Background Early management improves outcome in acute stroke. This study was designed to assess the prehospital path from symptom onset to arrival in hospital and to identify factors associated with prehospital delay.
Methods A prospective study was conducted including patients with acute ischaemic stroke, intracerebral haemorrhage and transient ischaemic attack admitted to hospital. Time intervals for prehospital delay, background data, severity, type of first medical contact and mode of transport were recorded. Univariate and multivariate analyses were performed to identify factors influencing prehospital delay.
Results A total of 440 patients were included, with a mean age of 71.4±13.0 years (44.3% female subjects), consisting of 65.9% patients with ischaemic stroke, 11.4% with intracerebral haemorrhage and 22.7% with transient ischaemic attack. The median time from symptom onset to admission was 3.0 h (179 min; IQR 77–542). The median decision delay was 1.5 h (92 min, IQR 25–405) and accounted for 55.1% (median value) of the prehospital delay. 310 (70.5%) patients arrived by ambulance. In the multivariate linear regression analysis, high National Institute of Health Stroke Scale score (p<0.001), transport by ambulance (p<0.001) and lower age (p=0.048) were significantly associated with early admission.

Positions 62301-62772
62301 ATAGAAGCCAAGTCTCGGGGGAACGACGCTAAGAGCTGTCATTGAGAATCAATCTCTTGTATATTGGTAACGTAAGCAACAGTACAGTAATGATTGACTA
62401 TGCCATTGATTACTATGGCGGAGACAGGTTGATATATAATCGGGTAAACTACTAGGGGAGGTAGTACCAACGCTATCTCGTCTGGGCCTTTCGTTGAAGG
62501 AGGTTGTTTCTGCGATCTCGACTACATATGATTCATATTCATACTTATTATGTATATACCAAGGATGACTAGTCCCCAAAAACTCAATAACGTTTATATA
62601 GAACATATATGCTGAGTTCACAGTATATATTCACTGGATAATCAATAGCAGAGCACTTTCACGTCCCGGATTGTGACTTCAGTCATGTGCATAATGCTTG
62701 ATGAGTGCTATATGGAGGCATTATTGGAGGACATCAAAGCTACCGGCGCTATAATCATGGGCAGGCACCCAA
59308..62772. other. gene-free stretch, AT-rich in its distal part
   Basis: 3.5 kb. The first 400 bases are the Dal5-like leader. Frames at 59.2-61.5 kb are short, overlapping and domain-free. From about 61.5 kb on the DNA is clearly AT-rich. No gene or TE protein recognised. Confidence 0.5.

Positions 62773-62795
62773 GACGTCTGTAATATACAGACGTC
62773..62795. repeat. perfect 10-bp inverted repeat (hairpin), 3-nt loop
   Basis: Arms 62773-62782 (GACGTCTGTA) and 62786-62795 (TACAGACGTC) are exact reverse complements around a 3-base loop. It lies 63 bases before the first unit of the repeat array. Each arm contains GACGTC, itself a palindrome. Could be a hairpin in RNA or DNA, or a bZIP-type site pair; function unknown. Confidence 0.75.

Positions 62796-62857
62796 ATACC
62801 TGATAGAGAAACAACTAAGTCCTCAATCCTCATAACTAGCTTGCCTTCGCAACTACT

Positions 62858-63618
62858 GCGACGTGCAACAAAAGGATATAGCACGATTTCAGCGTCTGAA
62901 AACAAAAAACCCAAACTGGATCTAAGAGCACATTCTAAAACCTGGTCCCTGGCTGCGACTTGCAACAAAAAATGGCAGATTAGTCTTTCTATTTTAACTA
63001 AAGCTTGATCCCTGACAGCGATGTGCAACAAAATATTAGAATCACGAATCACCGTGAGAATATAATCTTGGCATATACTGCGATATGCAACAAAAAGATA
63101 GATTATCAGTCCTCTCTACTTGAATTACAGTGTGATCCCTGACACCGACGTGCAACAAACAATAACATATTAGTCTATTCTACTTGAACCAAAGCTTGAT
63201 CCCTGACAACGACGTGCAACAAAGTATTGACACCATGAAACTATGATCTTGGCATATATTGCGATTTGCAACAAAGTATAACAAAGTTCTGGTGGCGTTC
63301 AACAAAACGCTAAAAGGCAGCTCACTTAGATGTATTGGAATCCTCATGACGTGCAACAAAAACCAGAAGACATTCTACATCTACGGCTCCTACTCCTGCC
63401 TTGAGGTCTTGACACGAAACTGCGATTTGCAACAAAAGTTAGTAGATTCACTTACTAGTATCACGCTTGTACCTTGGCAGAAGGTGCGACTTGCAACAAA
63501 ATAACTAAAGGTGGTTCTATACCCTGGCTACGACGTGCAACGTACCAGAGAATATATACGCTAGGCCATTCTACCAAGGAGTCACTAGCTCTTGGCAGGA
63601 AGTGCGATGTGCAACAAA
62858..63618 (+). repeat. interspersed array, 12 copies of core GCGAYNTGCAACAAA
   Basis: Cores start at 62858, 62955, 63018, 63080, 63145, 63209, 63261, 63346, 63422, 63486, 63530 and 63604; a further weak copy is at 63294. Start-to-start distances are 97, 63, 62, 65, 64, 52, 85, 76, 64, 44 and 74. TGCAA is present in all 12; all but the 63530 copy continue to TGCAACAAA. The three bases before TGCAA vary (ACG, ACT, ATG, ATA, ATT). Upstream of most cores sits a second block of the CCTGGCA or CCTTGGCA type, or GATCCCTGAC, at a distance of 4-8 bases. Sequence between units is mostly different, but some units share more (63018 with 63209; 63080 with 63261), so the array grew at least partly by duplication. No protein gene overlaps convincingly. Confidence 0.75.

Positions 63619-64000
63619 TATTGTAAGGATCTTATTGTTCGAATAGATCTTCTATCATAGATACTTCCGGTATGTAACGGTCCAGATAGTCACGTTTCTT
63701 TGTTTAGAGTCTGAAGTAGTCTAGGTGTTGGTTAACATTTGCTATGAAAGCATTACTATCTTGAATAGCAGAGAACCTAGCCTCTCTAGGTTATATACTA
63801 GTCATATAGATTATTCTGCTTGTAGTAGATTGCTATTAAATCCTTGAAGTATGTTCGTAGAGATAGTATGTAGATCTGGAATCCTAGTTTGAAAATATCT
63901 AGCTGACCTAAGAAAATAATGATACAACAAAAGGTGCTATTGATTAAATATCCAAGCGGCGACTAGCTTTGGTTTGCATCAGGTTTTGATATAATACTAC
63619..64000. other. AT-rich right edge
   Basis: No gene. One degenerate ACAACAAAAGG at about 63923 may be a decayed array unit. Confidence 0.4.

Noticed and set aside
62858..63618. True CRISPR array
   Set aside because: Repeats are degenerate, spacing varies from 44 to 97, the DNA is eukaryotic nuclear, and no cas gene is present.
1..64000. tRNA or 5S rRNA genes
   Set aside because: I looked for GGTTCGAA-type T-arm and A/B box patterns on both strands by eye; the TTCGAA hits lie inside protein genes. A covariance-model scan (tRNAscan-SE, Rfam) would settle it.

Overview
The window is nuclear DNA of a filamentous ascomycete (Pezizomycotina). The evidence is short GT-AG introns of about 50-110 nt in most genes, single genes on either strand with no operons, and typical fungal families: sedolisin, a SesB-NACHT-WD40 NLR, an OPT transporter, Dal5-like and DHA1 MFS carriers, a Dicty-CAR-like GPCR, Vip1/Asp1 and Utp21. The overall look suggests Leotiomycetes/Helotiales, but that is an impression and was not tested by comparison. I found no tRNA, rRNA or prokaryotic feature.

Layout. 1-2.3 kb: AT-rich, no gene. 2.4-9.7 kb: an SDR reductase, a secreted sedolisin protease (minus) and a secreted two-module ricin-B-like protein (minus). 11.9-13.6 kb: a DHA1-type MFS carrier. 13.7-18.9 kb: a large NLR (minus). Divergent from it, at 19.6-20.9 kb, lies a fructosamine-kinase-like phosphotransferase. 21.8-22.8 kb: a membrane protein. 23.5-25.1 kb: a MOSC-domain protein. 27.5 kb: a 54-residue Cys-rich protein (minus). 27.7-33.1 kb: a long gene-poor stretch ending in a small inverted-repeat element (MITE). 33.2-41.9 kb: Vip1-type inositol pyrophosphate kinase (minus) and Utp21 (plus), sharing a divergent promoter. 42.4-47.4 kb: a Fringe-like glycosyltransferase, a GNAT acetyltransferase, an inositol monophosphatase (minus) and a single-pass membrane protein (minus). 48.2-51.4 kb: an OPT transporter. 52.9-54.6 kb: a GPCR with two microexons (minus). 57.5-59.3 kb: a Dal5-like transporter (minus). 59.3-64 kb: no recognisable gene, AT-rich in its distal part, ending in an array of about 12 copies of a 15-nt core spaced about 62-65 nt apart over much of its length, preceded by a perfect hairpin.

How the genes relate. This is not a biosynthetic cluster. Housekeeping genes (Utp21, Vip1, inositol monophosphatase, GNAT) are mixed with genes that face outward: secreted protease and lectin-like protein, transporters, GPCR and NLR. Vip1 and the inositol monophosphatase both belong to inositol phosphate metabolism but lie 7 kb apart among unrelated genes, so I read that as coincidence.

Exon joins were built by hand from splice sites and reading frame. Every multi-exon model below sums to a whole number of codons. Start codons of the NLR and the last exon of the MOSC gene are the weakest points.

Conclusions Severe strokes, use of ambulance and lower age are associated with reduced prehospital delay. The present study shows that more than half of the delay is caused by the hesitation to contact medical services. Public information campaigns should focus on fast symptom recognition and the importance of immediately contacting the Emergency Medical Services upon symptom onset.
- emergency medical services
- thrombolytic therapy
- prehospital care
- acute medicine-other
Statistics from Altmetric.com
Funding The principle investigator (KWF) was funded by the University of Oslo.
Competing interests None.
Patient consent Obtained.
Ethics approval The study was approved by the Regional Committee for Ethics in Medical Research.
Provenance and peer review Not commissioned; externally peer reviewed.
Data sharing statement Data are available on request from the corresponding author.